It may have taken a whopping seven years to finally ratify wireless n, but industry body the IEEE (Institute of Electrical and Electronics Engineers) now believes it can agree a standard for rechargeable cellular batteries.
The aim is to formalise the quality and reliability of lithium ion and lithium ion polymer batteries within the mobile phone industry, though any standard would likely soon bleed into other sectors - notably laptops and netbooks.
"The cellular industry has grown tremendously since IEEE Std 1725 was first approved in 2006, as have the patterns of people using cellular phones," said Jason Howard, chair of the IEEE's 'Cell Phone Battery Working Group' which has been put in charge of agreeing the standard. "With today's consumers demanding more processing strength and better power management from their phones, it is time for us to review and revise the standard to make sure that it covers the latest developments in battery technology and industry knowledge."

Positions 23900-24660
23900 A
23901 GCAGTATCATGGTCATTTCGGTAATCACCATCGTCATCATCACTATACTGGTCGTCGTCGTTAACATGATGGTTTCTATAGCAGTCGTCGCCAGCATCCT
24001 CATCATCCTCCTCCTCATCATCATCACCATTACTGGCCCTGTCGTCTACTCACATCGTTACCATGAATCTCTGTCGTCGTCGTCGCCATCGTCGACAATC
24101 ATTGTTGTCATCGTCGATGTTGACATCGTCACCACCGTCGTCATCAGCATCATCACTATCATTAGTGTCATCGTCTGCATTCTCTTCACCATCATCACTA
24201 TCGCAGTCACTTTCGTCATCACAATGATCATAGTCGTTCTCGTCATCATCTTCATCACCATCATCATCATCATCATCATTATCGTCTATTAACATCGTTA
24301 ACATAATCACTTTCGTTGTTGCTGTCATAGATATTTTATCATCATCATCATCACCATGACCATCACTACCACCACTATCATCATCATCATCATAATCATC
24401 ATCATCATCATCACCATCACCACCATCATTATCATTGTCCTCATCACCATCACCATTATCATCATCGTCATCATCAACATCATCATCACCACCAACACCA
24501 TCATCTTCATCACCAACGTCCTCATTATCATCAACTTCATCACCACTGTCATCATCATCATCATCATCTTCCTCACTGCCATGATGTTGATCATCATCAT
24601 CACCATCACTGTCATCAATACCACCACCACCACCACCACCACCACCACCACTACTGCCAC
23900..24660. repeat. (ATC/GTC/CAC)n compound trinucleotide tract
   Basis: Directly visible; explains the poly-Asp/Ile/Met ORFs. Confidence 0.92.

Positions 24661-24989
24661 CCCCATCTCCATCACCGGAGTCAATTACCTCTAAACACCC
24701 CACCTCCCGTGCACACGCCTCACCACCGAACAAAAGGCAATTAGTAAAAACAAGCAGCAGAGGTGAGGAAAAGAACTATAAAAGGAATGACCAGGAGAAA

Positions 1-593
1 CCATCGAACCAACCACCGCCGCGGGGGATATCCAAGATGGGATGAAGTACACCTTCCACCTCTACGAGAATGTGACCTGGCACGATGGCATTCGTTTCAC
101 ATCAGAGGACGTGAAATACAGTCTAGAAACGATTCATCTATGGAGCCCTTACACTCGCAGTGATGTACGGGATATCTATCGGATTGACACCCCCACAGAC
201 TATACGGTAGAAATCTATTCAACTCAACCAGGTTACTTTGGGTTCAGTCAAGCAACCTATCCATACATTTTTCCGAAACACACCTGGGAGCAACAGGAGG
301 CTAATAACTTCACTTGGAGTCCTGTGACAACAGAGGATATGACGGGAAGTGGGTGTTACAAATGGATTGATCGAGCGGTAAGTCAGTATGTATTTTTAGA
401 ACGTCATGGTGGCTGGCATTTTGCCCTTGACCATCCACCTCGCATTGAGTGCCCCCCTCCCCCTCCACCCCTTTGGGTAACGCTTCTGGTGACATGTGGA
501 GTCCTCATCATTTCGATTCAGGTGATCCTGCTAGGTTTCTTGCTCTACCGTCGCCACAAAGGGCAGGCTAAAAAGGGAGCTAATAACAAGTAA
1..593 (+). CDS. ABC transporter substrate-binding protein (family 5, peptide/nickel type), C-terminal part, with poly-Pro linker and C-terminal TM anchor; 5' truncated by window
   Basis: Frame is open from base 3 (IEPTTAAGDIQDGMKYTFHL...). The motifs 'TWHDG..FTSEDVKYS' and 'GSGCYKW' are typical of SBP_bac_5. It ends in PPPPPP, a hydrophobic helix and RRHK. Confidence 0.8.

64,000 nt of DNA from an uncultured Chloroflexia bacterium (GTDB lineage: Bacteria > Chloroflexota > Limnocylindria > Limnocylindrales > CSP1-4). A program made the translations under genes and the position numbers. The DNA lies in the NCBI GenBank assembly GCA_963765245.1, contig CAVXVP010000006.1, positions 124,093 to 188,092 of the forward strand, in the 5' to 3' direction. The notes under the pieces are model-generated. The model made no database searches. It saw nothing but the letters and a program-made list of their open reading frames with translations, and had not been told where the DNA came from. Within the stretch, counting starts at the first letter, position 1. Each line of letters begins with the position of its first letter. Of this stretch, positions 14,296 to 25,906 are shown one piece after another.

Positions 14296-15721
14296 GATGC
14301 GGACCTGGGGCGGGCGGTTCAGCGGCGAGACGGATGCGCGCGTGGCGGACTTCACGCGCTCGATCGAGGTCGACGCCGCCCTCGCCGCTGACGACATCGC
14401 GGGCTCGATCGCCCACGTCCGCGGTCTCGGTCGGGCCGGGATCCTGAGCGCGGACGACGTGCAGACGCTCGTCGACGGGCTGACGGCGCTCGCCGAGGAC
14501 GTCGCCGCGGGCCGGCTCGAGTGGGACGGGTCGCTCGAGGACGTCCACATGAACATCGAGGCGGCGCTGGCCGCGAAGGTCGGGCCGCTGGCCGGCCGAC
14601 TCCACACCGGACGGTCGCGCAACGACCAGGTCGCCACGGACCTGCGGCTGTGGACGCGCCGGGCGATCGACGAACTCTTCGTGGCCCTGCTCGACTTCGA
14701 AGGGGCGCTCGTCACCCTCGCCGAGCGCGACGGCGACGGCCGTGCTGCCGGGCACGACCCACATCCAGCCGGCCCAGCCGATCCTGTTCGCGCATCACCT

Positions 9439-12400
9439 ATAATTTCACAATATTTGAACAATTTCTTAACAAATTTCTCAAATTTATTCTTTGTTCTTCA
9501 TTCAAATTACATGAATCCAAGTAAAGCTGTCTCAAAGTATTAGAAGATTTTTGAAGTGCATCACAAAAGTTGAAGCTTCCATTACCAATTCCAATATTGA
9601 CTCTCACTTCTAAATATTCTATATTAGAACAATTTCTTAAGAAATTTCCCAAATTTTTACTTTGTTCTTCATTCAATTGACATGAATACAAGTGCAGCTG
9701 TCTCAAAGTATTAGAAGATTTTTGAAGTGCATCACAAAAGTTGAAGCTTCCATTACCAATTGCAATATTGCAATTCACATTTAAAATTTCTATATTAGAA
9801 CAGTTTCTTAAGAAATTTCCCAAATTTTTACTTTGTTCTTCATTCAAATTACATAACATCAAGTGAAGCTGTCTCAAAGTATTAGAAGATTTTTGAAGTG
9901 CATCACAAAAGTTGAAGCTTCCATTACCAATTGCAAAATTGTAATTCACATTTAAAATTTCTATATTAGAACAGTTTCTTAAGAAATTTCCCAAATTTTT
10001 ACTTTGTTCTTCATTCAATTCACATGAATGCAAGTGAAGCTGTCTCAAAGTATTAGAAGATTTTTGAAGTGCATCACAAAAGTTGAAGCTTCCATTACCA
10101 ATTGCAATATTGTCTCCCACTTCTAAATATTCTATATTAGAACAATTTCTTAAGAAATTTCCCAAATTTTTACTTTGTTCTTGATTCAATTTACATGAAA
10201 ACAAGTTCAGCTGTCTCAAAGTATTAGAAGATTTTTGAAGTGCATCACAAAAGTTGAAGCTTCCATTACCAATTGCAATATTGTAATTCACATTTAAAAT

Besides, quality and reliability "battery pack electrical and mechanical construction, packaging technologies, and pack and cell level charge and discharge controls and overall system considerations" are part of the group's wide ranging remit. The first meeting of the Cell Phone Battery Working Group will be on 16-18 February with the IEEE rather optimistically claiming its approach "often allows for standards creation in one to two years." I'm doing my best not to choke on my breakfast reading that, but it's hard not to back any programme which aims to create industry standards and bring order out of chaos. With today's ever more powerful and demanding portable devices it is long overdue as well.
That said, I can't see this one getting sorted before 2015...
Press Release via BusinessWire